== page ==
ECOLOGY LAW CURRENTS

Ecology Law Currents is the online-only publication of Ecology Law Quarterly, one of the nation's most respected and widely read environmental law journals. Currents features short-form commentary and analysis on timely environmental law and policy issues.

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I had to miss Van Jones' speech, so I'm very glad to have this synopsis available. Fascinating statistic that just as many Americans are employed in the wind energy sector as in coal mines.

Mr. Jones also makes an important point about the role of government in making environmental justice possible. Maintaining political pressure on Congress is becoming all the more critical in the face of legislative attacks on federal GHG regulation. The Barrasso bill, which was introduced today, would prohibit federal agencies from regulating carbon emissions, and severely limit state governments' abilities to do so as well. Another bill is in the works, courtesy of climate change denier extraordinaire James Inhofe, which would also bar the EPA from limiting carbon emissions.

Hopefully Congress will recognize that the American people favor innovation over stagnation, and that sustainable energy production goes hand in hand with stable economic growth. If not, this would be a great time for us to remind them.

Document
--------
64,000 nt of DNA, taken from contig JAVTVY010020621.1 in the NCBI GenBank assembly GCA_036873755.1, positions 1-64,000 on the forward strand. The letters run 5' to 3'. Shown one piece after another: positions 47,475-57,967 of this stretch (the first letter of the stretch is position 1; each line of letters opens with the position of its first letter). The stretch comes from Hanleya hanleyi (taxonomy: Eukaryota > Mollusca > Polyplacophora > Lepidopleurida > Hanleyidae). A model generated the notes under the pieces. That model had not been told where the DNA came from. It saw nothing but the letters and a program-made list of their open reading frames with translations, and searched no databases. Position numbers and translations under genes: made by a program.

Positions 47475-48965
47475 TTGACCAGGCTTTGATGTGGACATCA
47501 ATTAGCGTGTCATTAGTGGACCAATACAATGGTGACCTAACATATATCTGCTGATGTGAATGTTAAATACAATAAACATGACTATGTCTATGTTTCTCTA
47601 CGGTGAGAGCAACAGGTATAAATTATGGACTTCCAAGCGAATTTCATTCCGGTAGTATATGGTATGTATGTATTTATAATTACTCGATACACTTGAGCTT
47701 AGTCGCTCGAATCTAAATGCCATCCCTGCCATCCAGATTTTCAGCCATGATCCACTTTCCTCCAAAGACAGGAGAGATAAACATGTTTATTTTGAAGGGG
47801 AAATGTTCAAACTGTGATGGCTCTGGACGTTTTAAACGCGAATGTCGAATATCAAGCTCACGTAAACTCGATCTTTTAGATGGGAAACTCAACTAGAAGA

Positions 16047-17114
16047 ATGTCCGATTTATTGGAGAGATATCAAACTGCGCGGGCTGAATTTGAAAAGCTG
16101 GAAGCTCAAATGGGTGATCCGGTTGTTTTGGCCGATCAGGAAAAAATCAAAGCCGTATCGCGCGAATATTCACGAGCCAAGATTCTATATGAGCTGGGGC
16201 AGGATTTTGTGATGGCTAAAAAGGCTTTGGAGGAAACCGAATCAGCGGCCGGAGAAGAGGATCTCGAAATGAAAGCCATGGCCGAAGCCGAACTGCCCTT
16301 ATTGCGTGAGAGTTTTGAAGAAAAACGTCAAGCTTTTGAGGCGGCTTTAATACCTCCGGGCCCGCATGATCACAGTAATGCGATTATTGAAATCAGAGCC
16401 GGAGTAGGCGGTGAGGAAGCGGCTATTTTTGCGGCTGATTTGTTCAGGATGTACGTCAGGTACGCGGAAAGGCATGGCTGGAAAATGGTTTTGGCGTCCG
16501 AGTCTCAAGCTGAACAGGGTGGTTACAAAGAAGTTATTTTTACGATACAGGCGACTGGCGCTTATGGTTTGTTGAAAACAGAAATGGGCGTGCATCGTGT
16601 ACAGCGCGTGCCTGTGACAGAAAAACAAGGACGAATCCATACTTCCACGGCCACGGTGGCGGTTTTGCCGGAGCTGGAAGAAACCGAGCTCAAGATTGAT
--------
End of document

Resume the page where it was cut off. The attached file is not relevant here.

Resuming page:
Great article. You did a nice breakdown.

This article did a commendable job of explaining what occurred at each of the panels.

However, one thing I would have liked to see was a brief description at the outset of what precisely PAR is. As someone not familiar with EJ issues in any depth, I found myself having to reverse engineer the definition and nature of PAR, and how each panel/lecture fit within the broader outlines.

Going forward, Currents should ensure that reviews (whether of books, panels, etc.) provide some basic introductory statement for readers with little to knowledge of a subject matter area.

Great ideas coming out of the Symposium - thanks for the review, guys!
The importance of community participation is so often forgotten in the environmental movement, to its great detriment.

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